Articles Comments

The Only Democracy? » Human Rights Activists in the Crosshairs » Bridget Chappell: “Iron Fist Against Nonviolent Resisters”

Bridget Chappell: “Iron Fist Against Nonviolent Resisters”

Bridget Chappell, whose own arrest was reported in our earlier post, has another account of Israel’s crackdown on nonviolent resisters.

Wael al-Faqeeh has been held without charge by the Israeli military since his arrest on 9 December 2009. The 28 January hearing that lasted approximately three minutes here in Salem court resulted in the extension of his detention by a further ten days. It was presided over by three military officers who constitute the panel of judges, and ten very young soldiers who forcefully ensured al-Faqeeh remained out of reach from those who came to see him.

Faqeeh’s crime, which resulting in him being seized in night in front of his family?

The struggle of rural Palestinians is one that al-Faqeeh champions passionately, in his organization of the annual olive harvest in the Nablus region and year-round support for farmers attempting to live their lives under threats of intimidation and harassment from settlers and soldiers”.

Chappell explains the dubious legal basis for this arrest and many others.

“The laws comprising the basis of al-Faqeeh’s arrest stand amongst the some 2,500 individual Israeli military laws and orders applicable in the West Bank. Their implementation commenced as soon as it became possible to do so, virtually from day one of its occupation in 1967. Military proclamation no. 1, issued on 7 June 1967, states that “in the interests of security and public order” all legal authority remains in the hands of the military commander. The extent of military law in the Occupied Palestinian Territories (OPT) has since swelled and grown to facilitate everything from imprisonment to land confiscation. Laws may be introduced or adjusted at any time, without the requirement to announce such implementations, frequently resulting in the apprehension and indictment of Palestinians who were not even aware that they were committing a crime.”

She ends on a hopeful note, linking the protests to an earlier wave of Palestinian nonviolent resistance.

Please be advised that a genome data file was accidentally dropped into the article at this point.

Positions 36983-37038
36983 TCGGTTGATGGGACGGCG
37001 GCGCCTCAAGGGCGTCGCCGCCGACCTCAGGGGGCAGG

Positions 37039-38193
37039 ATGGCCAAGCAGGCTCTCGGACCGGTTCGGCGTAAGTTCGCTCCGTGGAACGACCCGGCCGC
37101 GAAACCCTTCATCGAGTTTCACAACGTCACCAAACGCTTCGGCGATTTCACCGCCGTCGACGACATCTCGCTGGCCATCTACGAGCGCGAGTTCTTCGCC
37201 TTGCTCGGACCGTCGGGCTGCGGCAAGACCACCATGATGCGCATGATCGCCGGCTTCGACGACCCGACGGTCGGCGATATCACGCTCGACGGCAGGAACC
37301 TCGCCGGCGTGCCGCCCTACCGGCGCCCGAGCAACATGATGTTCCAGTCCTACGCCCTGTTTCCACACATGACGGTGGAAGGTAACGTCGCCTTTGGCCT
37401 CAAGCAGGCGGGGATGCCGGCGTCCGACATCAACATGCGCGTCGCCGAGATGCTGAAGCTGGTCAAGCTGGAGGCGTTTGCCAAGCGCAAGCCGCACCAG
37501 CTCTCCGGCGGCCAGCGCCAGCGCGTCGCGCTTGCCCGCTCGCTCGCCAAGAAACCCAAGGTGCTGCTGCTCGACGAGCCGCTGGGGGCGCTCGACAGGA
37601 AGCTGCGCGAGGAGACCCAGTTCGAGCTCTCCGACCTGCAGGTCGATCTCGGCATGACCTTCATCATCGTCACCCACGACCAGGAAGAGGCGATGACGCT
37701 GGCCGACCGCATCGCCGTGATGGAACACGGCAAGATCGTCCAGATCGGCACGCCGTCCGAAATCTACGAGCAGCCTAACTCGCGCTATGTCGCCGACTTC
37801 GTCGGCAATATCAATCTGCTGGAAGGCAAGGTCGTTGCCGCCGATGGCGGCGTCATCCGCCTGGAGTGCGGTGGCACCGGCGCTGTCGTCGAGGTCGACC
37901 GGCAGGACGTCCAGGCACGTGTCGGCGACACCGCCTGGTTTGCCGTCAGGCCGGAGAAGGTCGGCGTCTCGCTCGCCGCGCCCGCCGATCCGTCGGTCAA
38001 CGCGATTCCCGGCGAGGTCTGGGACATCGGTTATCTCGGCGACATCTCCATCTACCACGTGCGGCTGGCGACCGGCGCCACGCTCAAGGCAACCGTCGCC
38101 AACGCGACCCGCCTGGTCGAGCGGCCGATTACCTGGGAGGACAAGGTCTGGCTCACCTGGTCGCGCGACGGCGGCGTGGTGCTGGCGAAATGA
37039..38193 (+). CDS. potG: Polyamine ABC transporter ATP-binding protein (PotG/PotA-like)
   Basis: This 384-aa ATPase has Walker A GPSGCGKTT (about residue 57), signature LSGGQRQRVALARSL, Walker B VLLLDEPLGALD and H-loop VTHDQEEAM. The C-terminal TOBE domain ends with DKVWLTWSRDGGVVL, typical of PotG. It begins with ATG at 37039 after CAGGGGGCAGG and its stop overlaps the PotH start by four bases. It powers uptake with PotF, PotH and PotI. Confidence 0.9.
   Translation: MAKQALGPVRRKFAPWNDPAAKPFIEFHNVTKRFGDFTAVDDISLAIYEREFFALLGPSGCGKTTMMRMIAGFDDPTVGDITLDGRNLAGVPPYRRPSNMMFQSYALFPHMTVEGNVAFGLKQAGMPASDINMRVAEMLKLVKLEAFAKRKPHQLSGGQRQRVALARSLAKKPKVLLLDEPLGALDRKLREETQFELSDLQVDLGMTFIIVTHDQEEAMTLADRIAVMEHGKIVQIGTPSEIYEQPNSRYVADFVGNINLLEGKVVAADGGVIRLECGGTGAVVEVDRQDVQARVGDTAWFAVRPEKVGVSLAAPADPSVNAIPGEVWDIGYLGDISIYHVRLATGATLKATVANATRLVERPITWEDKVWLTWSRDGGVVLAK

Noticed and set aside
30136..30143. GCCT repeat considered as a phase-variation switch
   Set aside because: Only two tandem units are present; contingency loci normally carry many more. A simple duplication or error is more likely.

“These recent attempts to suppress Palestinian nonviolent resistance and its leaders like Wael al-Faqeeh are reminiscent of the early days of the first Palestinian intifada. During that period, peaceful mobilization sent Israeli military commanders scrambling, as their brute force was rendered impotent against its tactics — and the worldwide condemnation they engendered. The demonstrations of Bilin, Budrus, Jayyous, Iraq Burin and countless other villages have captured the minds (and media attention) of those beyond Palestine’s borders and highlight Israel’s disproportionate use of force against unarmed activists. It is only a matter of time before Israel is held accountable for its draconian systems of human rights abuse, military laws and prisons.”

Jonathan Cook reports that the arrest of  Chappell and other international democracy activists was carried out by a “special unit known as Oz, originally established to arrest migrant laborers working illegally inside Israel.” It is a sign of how afraid of the world Israel has that both people seeking decent lives for themselves and decent treatment for Palestinians are equally criminalized. 

Written by

JESSE BACON (Philadelphia) is a freelance activist and father. He has a Masters in teaching from Roosevelt University in Chicago. He is an observant progressive Jew, and is trying to be a good ally for Palestinians and all dispossessed peoples, while staying true to the best traditions in Judaism. He visited Israel and Palestine in 1996, 2001, and 2002. He served for three years on the local steering committee of Jewish Voice for Peace-Chicago, and one year on the board of Pursue the Peace in Seattle. Read his posts here.

Filed under: Human Rights Activists in the Crosshairs · Tags: ,

Comments are closed.